The Return of eLf ideas

ideas of an eLven being in Canada

Friday, January 20, 2006

Ba, Ba, Black Sheep

(Originally posted on February 21, 2005)

Plucking Leafs from My Tree of Memories
Chapter Three
"Ba, Ba, Black Sheep"

Ba, Ba, black sheep, have you any wool?
Yes, sir, yes, sir, three bags full.
One for my master, one for the Dane;
One for the little boy who lives down the lane.
Ba, Ba, black sheep, have you any wool?
Yes, sir, Yes, sir, three bags full.

---------------------------—C. M. Wiske, 1881

In 1976, I was in kindergarten at St. Mary's Academy, Pasay City, Metro Manila. I surprised my parents with the title role in the performance of "Ba, Ba, Black Sheep" in a school program. Only during the event did my parents know that I was acting the main role in the presentation.

It was the first time I truly felt my mother's pride in me; although, she would afterwards always tease me of my shyness—all throughout my performance I was holding the tip of my short pants.

That program, I believe, was the catalyst of my fondness for performing onstage and in front of many people. I'd since then become active in school programs, clubs, and other extracurricular activities, joining campaigns and quiz bees as well—school events in which I would delight through highschool until my College days at University of Sto. Tomas (Manila), where I won a place in an Inter-College Quiz Bee, and at Family Clinic Colleges, where I was a regular contributor to our school paper.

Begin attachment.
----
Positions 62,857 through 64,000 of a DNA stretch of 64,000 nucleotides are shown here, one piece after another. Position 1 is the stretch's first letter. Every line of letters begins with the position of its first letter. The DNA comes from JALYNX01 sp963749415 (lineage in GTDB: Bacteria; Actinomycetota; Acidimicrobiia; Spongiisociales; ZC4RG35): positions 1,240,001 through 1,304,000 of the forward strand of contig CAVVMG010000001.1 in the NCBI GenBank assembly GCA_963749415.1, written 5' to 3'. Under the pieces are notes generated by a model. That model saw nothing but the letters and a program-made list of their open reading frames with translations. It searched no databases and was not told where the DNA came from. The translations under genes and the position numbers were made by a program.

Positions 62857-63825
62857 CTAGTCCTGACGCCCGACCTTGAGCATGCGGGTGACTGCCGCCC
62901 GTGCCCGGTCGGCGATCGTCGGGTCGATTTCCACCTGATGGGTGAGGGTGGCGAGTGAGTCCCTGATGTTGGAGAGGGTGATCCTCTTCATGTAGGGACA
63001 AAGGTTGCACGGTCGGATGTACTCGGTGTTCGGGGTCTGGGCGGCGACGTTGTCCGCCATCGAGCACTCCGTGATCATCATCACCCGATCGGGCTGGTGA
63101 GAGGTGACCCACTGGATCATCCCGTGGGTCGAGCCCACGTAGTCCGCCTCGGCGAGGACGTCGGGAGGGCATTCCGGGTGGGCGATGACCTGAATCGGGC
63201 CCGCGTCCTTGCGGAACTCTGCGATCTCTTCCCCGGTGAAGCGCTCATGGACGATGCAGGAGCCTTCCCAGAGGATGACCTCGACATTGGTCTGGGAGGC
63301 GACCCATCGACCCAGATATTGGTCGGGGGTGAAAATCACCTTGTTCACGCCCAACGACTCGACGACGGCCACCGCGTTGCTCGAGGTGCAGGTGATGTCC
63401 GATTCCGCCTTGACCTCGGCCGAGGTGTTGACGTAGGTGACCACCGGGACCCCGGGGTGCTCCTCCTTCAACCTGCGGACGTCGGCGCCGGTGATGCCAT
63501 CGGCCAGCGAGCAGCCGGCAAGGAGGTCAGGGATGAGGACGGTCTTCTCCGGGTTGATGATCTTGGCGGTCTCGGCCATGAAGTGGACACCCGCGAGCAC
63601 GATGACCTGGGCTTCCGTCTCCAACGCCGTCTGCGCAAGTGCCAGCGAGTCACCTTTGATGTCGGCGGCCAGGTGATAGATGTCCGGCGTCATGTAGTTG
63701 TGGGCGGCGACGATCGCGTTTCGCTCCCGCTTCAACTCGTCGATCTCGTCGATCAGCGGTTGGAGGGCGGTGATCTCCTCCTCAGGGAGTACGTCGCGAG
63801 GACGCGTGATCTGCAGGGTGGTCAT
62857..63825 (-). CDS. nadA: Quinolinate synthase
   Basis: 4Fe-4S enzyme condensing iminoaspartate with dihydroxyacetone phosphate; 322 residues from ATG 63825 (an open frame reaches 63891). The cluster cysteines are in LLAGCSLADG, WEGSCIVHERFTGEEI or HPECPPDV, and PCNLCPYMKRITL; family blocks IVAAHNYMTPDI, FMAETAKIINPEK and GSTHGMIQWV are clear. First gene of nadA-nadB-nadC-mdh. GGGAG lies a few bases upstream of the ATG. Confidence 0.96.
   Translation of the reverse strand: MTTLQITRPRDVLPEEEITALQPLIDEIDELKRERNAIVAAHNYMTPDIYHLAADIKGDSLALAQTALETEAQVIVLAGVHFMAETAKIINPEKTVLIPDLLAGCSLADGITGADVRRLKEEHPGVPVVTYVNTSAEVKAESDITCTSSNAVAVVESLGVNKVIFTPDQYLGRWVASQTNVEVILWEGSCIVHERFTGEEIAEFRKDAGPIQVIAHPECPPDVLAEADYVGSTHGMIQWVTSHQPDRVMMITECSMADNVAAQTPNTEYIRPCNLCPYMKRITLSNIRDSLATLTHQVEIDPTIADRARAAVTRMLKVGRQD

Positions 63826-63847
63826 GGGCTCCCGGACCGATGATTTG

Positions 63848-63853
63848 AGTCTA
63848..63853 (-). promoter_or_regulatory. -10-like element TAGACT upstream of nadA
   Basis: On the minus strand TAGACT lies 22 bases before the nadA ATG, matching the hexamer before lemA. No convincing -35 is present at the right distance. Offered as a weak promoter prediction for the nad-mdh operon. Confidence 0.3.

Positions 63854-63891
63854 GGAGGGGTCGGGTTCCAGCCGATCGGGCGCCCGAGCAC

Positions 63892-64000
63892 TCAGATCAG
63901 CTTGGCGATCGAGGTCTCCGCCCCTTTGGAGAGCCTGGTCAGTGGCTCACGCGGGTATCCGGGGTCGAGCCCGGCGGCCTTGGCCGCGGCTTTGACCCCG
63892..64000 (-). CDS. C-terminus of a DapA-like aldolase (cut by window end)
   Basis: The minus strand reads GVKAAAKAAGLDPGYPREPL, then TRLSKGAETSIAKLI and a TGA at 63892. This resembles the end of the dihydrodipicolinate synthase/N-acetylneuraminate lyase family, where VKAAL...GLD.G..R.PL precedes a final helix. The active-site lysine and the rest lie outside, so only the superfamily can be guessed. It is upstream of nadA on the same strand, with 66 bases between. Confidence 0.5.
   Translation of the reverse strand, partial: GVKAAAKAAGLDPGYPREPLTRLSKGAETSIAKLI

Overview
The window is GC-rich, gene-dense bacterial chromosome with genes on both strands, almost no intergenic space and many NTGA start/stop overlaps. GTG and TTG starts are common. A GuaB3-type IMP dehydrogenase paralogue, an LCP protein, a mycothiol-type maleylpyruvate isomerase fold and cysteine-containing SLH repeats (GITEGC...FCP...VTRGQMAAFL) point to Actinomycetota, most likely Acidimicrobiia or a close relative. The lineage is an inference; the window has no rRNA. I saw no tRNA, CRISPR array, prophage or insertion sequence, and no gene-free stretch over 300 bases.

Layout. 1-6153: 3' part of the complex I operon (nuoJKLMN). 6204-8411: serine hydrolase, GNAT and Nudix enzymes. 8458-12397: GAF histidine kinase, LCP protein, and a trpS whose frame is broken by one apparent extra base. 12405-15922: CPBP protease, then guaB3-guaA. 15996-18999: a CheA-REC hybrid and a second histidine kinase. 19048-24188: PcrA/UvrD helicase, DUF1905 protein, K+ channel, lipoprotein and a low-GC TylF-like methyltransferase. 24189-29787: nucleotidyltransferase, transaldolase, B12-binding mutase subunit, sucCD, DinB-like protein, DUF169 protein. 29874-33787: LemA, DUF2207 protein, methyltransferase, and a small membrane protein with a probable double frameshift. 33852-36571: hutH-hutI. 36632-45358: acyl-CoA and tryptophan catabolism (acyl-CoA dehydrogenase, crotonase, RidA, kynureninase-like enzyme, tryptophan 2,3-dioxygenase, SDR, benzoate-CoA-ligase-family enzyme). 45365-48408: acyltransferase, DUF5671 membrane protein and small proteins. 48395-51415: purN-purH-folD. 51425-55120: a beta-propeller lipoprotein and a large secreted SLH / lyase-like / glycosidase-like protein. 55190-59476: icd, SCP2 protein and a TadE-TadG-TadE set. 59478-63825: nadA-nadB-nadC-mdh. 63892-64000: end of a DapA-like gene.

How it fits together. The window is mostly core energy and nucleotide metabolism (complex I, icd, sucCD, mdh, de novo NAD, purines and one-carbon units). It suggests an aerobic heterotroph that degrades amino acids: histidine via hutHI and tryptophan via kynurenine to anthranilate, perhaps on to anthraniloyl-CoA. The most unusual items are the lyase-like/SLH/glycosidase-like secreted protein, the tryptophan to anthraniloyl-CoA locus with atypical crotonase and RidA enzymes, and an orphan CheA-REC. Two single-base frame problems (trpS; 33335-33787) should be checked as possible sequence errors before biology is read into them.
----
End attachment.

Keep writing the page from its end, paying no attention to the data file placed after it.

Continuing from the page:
My first taste of performing onstage in front of a large audience became a regular and fulfilling hobby soon after I formed a New Wave band in highschool, with myself as the lead vocalist.

This band, Half Life Half Death, would consequently take my highschool friends and me to greater heights. It gave us a chance commercially to record an album of original songs, which paved way to countless and memorable appearances/guestings on television, radio, newspapers, and magazines.

The little shy boy who once performed "Ba, Ba, Black Sheep" timidly in elementary has grown up to become a gregarious and sociable youthful man who can now sing or speak in front of a crowd without much hesitation.


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